DoD introduces an Online Medical Research Library

June 18, 2002 - WASHINGTON (DeploymentLINK) -- Veterans and service members can now find the Gulf War research-related medical information they want on one central web site, thanks to a team within the Defense Department's Deployment Health Support Directorate in collaboration with the Centers for Disease Control and Prevention.

Drue H. Barrett, Ph.D., of the CDC's National Center for Environmental Health, has been a prime mover on this project. She says the idea for the on line medical library, dubbed Medsearch, came as a recommendation from a CDC conference in 1999.

"We brought together a variety of different scientists, researchers, veterans and patients' advocates," Barrett said. "In several different work groups at this conference there was raised this issue that sometimes the research was difficult to search through because it was on several different sites."

So the conference group called for a central location where both veterans and researchers could be brought up to date on the latest research on illnesses among Gulf War veterans. Veterans were interested in having one place where all this medical information and research was available to them, in a way they could understand and access it. Researchers wanted an easier way to keep track of all the research being done in various places. The new Medsearch web site strives to fill both needs.

In July 2001, the DoD, the Department of Veterans Affairs and the CDC agreed to combine their resources to create such a source of information. The formal collaboration has been between the CDC and the DHSD, which was chosen to create the web site because of its track record in putting together web sites to disseminate information regarding related issues, GulfLINK and DeploymentLINK. However the official memo of agreement stresses the importance of cooperation and input from the VA and the Department of Health and Human Services.

"We tried to have the web site be inclusive of all the research that has been funded by the federal government," Barrett says.

It would be very difficult to capture all the research that's been done related to Gulf War veterans' health, but government funded research would at least represent the majority. Most of the research that has been done in this area has come about because of DoD, VA or HHS funding.

Some of the material on Medsearch consists of plain language documents, like the case narratives written by DHSD in the last few years when the organization was known as the Office of the Special Assistant for Gulf War Illnesses. But many of the articles were published in scientific journals and filled with technical jargon the average person doesn't typically use. DHSD officials can't rewrite these documents, of course, but they are committed to making the information in them accessible to all readers. They've done this by adding introductions to the documents that give people a quick summary or synopsis of what they'll find in the documents. And for those who do understand the scientific language, the original documents are posted in their entirety with details of their sources.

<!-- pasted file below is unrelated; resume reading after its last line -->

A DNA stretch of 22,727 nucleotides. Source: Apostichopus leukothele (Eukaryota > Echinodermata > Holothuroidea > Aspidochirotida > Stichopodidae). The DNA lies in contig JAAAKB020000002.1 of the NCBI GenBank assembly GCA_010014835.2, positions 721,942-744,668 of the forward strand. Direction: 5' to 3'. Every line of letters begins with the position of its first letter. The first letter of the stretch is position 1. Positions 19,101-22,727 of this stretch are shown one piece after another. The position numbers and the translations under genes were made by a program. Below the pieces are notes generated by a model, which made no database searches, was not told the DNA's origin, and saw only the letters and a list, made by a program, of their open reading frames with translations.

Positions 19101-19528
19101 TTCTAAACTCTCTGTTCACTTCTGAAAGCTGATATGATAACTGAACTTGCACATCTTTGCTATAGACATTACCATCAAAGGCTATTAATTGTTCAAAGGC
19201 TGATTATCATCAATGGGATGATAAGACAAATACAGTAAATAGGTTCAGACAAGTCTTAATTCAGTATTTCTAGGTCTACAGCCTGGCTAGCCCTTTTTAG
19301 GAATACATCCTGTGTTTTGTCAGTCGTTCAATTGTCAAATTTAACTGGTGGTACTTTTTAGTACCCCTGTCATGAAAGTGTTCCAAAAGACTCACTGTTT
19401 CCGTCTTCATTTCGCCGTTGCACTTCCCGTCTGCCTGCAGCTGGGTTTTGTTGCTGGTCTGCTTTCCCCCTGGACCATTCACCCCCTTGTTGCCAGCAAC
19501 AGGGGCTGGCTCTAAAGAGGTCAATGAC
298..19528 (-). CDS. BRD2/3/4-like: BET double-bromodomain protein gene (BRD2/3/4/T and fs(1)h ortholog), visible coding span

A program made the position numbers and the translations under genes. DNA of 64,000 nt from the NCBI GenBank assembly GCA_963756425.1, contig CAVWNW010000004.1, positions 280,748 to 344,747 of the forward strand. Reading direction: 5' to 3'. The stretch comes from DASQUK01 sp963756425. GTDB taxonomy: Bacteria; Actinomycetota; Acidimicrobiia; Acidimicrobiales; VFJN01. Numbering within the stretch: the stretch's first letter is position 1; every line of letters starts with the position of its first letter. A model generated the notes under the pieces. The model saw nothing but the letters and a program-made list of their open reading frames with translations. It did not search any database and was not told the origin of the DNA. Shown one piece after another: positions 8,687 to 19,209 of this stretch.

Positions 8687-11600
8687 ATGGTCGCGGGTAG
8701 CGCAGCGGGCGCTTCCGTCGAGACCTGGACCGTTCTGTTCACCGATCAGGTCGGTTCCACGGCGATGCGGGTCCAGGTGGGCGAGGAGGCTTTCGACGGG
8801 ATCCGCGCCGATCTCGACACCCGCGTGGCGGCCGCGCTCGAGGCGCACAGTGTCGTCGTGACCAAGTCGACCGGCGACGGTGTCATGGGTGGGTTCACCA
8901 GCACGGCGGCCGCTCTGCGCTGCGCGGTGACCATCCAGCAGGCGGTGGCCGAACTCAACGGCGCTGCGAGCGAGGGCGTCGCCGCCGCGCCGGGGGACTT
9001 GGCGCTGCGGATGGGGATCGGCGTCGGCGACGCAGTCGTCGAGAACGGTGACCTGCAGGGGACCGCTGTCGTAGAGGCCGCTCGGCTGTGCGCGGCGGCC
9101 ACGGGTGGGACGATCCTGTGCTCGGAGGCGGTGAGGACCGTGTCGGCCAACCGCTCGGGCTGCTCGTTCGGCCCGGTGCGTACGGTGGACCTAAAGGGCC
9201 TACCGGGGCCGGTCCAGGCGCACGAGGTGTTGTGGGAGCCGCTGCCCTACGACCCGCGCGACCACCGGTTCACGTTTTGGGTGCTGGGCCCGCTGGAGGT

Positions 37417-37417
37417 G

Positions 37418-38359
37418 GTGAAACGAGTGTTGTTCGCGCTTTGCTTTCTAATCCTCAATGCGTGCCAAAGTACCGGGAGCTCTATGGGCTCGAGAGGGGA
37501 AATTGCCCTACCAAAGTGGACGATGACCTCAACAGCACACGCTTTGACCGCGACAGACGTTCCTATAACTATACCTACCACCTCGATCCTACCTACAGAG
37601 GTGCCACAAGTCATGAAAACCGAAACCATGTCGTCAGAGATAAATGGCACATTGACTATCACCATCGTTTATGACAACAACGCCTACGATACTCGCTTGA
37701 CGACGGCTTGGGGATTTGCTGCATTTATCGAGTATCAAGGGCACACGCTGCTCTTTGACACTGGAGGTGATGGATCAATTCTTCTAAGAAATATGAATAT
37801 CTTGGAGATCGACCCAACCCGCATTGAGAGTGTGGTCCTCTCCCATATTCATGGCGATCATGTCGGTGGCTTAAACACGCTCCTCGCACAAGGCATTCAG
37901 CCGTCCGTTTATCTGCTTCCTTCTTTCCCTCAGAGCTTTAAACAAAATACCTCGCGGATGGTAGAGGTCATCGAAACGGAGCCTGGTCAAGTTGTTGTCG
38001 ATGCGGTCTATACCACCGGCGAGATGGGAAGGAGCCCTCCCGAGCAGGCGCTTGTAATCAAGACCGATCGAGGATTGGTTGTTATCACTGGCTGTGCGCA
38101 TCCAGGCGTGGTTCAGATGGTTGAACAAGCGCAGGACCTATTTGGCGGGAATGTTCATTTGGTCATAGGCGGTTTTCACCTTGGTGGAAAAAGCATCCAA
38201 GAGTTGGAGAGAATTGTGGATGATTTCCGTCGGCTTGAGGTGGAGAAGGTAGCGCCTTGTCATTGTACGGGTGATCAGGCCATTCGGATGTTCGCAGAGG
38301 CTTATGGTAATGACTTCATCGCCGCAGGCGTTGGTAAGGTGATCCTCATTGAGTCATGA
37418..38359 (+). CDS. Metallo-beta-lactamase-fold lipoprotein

"Our first goal was to make sure that there was information out there for veterans," Barrett says, "but we also wanted the site to be useful to researchers, so I think that it will benefit both groups."

The site also features plain language topics so that a layperson can readily identify what he's looking for. For example, expect data on neurological disorders to be listed under "Brain and nervous system." And there are topics listed that you might not see in other medical sources. For example, under environmental and occupational hazards you'll find pesticides and depleted uranium, things that the average HMO may not have much information on, but that Gulf War veterans are keenly interested in.

A variety of agencies have helped with content on Medsearch by contributing documents. The VA and its Research Working Group have tracked just about all the work done related to Gulf War illnesses. Other contributions and assistance have come from the, the CDC, the Deployment Health Clinical Center at Walter Reed Army Medical Center, and the Medical Research and Material Command. All of the actual research articles have been peer reviewed.

To make sure the web site is user friendly and fills the need it was created to fill, the development team has met with groups of people who make up the intended audience for the web site. Four such gatherings, called focus groups, explored the web site in its formative stages and offered valuable feedback on how it could be improved.
"We thought it was important to get this tested in a variety of different focus groups - veterans, veterans families and active duty people, to get their input on whether it was really meeting their expectations," Barrett said.

Now that the Medsearch virtual medical library has had its grand opening, those who visit the site should know that they are viewing stage one of an ongoing project. This web site will always be a work in progress because it's an information center and information changes all the time. Barrett says she hopes Medsearch will become more and more valuable to veterans as time passes.

"I think it will be really useful to people to have sort of a one-stop shop where they can review all the research that's been funded by the federal government relating to illnesses among Gulf War veterans."